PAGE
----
Construction Creates Our World

Why Does Your Driveway’s Foundation Matter So Much?

If you're installing a new driveway, then you may notice that your contractors spend a significant amount of time planning, excavating, and installing the foundation. While this may seem like a lot of effort for a part of your driveway you'll never see, the foundation is among the most critical aspects of the pavement. A poor foundation can lead to severe, and sometimes expensive, issues in the future.

Subbase vs. Subgrade – What's the Difference?

When you're discussing your new asphalt driveway's foundation with your contractor, you may hear the terms "subgrade" and "subbase." These terminologies can sometimes be confusing for the uninitiated. The subgrade is the lowest layer of your driveway, and it consists of the existing soil. Your driveway contractors will excavate the subgrade as needed to provide a level surface for the asphalt.

The subbase sits above the subgrade, and you can think of this as the first installed layer of your driveway. The subbase usually consists of various aggregate materials, ranging from chunks of concrete down to small pebbles and stone. Contractors can bind the subbase material with cement for heavy-use surfaces, but residential driveways rarely require this extra reinforcement.

These two layers taken together make up your new driveway's foundation.

Understanding the Importance of Your Foundation Layers

The foundation layers of your driveway serve two critical purposes: providing drainage and acting as the proper loadbearing portion of the structure. If your subgrade doesn't have the appropriate slope, water won't drain away from your driveway properly. Water that collects on or around a driveway can lead to a wide range of issues that may shorten its life and create numerous maintenance problems.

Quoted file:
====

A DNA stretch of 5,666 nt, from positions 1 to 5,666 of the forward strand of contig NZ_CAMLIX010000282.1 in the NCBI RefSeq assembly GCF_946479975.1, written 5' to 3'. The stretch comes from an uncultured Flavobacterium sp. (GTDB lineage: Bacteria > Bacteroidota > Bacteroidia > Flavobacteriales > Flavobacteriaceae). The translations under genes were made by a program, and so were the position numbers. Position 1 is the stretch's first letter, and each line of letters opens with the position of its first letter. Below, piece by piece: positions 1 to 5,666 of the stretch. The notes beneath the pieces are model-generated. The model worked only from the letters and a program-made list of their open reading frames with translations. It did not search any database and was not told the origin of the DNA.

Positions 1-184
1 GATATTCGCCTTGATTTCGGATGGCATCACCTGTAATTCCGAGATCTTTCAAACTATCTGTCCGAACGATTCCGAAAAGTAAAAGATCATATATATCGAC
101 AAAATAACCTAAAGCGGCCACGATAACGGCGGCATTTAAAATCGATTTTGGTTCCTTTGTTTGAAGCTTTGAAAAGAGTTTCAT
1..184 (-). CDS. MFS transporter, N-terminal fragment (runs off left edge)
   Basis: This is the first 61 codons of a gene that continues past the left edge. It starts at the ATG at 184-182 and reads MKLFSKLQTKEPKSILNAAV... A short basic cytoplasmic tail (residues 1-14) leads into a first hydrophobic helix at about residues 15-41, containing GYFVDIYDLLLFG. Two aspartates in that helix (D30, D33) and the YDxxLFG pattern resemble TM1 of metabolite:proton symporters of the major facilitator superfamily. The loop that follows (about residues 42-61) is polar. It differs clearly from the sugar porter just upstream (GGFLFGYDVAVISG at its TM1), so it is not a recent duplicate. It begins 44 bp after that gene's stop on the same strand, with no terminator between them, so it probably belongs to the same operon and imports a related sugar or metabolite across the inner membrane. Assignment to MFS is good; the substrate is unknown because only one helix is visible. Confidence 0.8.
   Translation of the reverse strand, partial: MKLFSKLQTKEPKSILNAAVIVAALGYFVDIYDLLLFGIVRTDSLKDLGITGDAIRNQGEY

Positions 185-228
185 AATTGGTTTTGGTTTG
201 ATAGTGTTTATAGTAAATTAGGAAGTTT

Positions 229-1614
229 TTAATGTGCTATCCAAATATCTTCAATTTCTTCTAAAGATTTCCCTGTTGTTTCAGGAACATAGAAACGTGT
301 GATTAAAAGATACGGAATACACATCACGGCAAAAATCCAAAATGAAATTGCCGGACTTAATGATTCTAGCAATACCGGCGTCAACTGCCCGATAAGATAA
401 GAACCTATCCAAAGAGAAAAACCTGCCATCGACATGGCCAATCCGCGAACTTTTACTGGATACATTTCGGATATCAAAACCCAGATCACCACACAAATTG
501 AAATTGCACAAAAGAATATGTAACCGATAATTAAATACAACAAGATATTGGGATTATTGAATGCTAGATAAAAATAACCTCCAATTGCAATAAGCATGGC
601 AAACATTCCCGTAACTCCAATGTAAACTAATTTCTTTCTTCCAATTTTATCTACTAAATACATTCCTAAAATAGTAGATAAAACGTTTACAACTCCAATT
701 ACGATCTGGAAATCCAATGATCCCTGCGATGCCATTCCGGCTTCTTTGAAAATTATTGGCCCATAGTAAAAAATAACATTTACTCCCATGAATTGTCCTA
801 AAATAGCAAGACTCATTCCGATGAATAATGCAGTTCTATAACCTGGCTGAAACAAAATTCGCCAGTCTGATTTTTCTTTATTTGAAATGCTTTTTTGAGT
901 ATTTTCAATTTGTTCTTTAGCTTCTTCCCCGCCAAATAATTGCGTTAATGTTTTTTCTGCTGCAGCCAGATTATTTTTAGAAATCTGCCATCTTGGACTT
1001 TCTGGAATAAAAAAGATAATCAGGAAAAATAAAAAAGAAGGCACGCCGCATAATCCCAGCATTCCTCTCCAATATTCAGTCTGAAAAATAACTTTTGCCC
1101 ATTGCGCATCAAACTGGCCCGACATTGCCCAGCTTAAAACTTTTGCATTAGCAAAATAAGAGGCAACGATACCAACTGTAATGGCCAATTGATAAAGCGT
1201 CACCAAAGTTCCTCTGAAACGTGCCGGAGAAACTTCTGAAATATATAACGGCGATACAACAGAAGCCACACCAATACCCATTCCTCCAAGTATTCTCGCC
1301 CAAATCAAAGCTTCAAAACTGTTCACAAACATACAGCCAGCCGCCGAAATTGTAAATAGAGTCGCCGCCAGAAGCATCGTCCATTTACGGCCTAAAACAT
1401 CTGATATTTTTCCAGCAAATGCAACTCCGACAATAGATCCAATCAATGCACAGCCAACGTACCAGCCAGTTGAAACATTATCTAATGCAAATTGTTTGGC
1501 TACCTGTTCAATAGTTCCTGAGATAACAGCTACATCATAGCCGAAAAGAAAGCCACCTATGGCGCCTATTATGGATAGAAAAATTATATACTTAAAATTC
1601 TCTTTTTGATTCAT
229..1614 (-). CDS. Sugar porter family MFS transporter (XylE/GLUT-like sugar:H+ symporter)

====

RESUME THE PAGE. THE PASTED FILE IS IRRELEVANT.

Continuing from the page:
Together, the subgrade and subbase must also support the weight of the pavement and vehicles that travel on it. Your paving contractors ensure the integrity of these layers using a process known as proof rolling. In many cases, this technique involves driving a heavy vehicle (such as a fully laden dump truck) over the subgrade to test and compact it.

The proof roll exposes any weak areas and allows your contractors to repair them. Contractors usually need to excavate weak spots and replace them with more substantial material, such as an aggregate base. This process may require digging out several feet of soil in the subgrade.

Installing the Final Layer

Your contractors will install asphalt for your new driveway only after ensuring that the foundation is correctly graded, compacted, and tested. Taking these extra steps prevents your driveway from suffering from future drainage or compaction problems, both of which can result in expensive repairs. Just as with your home, your asphalt driveway's foundation is the key to its longevity.

Keep these tips in mind when looking for asphalt services near you.